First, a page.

Amber’s amateur detective work required more than a bit of bravery. But it shouldn’t necessarily have won her the adulation of the masses. Her role in the Peterson affair was decidedly unheroic, and she may have unwittingly provided impetus for Laci’s demise. Even if Scott Peterson represents the great suburban nightmare—the murderous husband—Frey represents the second-greatest suburban nightmare—the blond, lithe mistress. How did Amber come out on top? By reversing every rule of philandering.
For one thing, Frey’s salacious confessions—unlike, say, Monica Lewinsky’s or Jessica Hahn’s—serve a noble purpose. Other Women rarely convict cheating husbands of anything more than sexual harassment or soliciting a prostitute. Yet Frey was the star witness in a capital murder trial and, by almost every account, a dazzling one: Prosecutors say her excellent testimony was crucial to Peterson’s conviction. She carries none of the religio-political baggage of Lewinsky, Hahn, or Donna Rice. And whatever its scant value as literature, Witness is the best chronicle we’ll ever read of Peterson’s gruesome manner. During the search for Laci’s and her unborn son’s bodies, Peterson confided to Amber that his favorite movies included Warren Beatty’s Love Affair and—gulp—The Shining. Another time, in an apparent burst of happiness, Peterson told Amber he was wearing a “rigor mortis smile.”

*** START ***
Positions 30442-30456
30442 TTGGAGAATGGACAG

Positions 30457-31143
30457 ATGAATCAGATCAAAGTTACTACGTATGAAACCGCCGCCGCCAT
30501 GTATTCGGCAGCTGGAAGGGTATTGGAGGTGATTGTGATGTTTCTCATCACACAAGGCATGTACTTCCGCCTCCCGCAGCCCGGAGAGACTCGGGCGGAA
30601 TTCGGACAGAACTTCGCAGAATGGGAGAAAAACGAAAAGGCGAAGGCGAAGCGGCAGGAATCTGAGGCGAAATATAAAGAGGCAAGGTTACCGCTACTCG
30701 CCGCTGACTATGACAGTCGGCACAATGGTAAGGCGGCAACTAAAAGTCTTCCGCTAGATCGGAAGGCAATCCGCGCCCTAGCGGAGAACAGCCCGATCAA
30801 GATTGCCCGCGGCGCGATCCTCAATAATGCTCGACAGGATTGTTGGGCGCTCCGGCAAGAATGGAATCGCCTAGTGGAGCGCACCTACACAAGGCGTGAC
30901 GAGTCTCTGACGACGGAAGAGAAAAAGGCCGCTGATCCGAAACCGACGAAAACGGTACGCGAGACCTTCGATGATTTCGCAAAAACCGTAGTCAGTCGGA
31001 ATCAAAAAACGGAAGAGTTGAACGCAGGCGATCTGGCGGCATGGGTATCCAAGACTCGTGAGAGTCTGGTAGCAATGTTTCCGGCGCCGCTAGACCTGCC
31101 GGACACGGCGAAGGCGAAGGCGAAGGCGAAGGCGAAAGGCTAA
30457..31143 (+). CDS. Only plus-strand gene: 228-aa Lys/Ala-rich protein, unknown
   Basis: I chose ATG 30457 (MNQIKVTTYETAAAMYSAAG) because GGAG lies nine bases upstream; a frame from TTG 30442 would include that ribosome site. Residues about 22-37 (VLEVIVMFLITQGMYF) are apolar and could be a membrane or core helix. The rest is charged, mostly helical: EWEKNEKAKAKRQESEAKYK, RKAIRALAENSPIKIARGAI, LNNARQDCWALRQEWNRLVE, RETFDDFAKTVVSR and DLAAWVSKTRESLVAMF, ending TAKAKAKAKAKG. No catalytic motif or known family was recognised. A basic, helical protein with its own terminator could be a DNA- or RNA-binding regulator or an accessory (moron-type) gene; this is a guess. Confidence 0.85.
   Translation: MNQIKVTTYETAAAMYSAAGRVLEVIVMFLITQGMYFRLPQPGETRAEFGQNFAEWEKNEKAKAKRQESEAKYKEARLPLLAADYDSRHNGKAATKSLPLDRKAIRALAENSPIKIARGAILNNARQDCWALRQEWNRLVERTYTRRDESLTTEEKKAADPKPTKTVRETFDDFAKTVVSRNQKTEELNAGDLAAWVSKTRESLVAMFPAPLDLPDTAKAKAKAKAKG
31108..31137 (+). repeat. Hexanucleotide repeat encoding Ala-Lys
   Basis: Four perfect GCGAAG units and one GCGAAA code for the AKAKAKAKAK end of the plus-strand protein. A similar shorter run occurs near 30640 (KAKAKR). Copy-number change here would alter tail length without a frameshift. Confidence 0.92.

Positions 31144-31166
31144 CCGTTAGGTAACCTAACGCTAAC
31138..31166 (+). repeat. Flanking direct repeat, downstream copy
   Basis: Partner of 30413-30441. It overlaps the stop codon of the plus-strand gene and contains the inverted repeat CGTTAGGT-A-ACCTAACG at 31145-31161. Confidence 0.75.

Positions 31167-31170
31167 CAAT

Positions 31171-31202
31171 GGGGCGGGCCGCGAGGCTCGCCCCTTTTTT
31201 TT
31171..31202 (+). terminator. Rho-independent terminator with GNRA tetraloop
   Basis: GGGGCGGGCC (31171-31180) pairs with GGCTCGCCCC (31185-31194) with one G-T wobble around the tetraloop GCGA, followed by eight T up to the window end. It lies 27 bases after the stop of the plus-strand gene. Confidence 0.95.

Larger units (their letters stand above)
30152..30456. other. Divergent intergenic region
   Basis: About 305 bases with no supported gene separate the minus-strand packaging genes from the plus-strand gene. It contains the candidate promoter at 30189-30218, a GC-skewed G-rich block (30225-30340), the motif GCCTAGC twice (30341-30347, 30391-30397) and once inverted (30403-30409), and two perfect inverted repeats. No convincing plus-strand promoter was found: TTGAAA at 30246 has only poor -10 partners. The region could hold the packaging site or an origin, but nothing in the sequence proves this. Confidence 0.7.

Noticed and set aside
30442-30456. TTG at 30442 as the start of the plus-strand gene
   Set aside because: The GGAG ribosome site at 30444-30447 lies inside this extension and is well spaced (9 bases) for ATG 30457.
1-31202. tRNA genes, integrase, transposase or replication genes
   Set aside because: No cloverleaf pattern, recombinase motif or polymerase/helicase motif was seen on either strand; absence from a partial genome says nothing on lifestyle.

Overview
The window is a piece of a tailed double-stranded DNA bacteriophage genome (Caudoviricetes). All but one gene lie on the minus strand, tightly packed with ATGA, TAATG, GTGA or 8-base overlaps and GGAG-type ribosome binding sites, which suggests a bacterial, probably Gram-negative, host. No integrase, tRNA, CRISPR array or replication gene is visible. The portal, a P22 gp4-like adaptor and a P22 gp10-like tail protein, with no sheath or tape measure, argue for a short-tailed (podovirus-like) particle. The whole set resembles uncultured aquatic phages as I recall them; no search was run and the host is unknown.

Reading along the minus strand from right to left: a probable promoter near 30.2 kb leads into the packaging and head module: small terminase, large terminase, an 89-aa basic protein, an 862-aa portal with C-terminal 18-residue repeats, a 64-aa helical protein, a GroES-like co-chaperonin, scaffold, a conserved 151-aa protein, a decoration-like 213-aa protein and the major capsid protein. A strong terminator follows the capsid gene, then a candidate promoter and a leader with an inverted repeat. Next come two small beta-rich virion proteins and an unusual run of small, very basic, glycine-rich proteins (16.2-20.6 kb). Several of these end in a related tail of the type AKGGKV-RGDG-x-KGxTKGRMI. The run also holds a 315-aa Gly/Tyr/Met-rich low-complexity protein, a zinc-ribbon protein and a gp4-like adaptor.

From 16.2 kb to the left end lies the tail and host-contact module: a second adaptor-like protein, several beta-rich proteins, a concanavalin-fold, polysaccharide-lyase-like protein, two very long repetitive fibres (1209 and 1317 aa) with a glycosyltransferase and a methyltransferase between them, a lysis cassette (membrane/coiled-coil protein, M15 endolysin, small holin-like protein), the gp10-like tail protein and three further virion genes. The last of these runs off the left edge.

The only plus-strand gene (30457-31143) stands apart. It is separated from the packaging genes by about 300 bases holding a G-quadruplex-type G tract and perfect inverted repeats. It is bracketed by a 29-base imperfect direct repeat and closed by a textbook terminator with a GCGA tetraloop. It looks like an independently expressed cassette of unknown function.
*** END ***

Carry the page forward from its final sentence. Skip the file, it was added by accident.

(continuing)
The most memorable part of Witness isn’t Peterson’s boorishness, though. It’s Amber’s charm, which is another key to her canonization. You might loathe the impulse behind Witness,but you will never loathe the author, who’s a daydreamer and a sweetheart. Amber has a disarmingly childlike manner. Before she meets Scott, she asks God to supply her with a boyfriend. Later, she records God’s reply: “You do need someone, Amber. And you’ll find someone.” For a hobby, Amber collects meaningful wine corks—scribbling down the date and the name of person with whom she shared the bottle. She’s a hopeless devotee of numerology. In a chapter titled, “Oh my God! Laci’s baby is due on my birthday!” Amber breathlessly confides that, oh my God, Laci’s baby’s due date fell on my birthday! Another coincidence: Amber’s second child, Justin, who was born before the Peterson trial, had a due date that fell on Laci’s birthday! Amber isn’t a scheming adulteress—she’s too naive, too hopeful.
There’s a creepier reason for Amber worship: She has become a stand-in for the case’s real saint, Laci Peterson. Frey has done what Laci would have done had she managed to live past her 27th birthday. Frey took the stand to tell the wretched truth about Scott Peterson; she consoled Laci’s mother and her friends. Moreover, Frey and her team of super-lawyers feel they are channeling Laci. Frey’s lead counsel, Gloria Allred, told her during the trial, “The day you went to the police, you became Laci’s voice.” And it’s true: Amber is the only living evidence of Peterson’s dastardly ways, a brief glimpse at what might have been. “I was thankful that there was me for Laci,” Frey told NBC. “Because if there wasn’t me, then there wouldn’t be a way to find her.”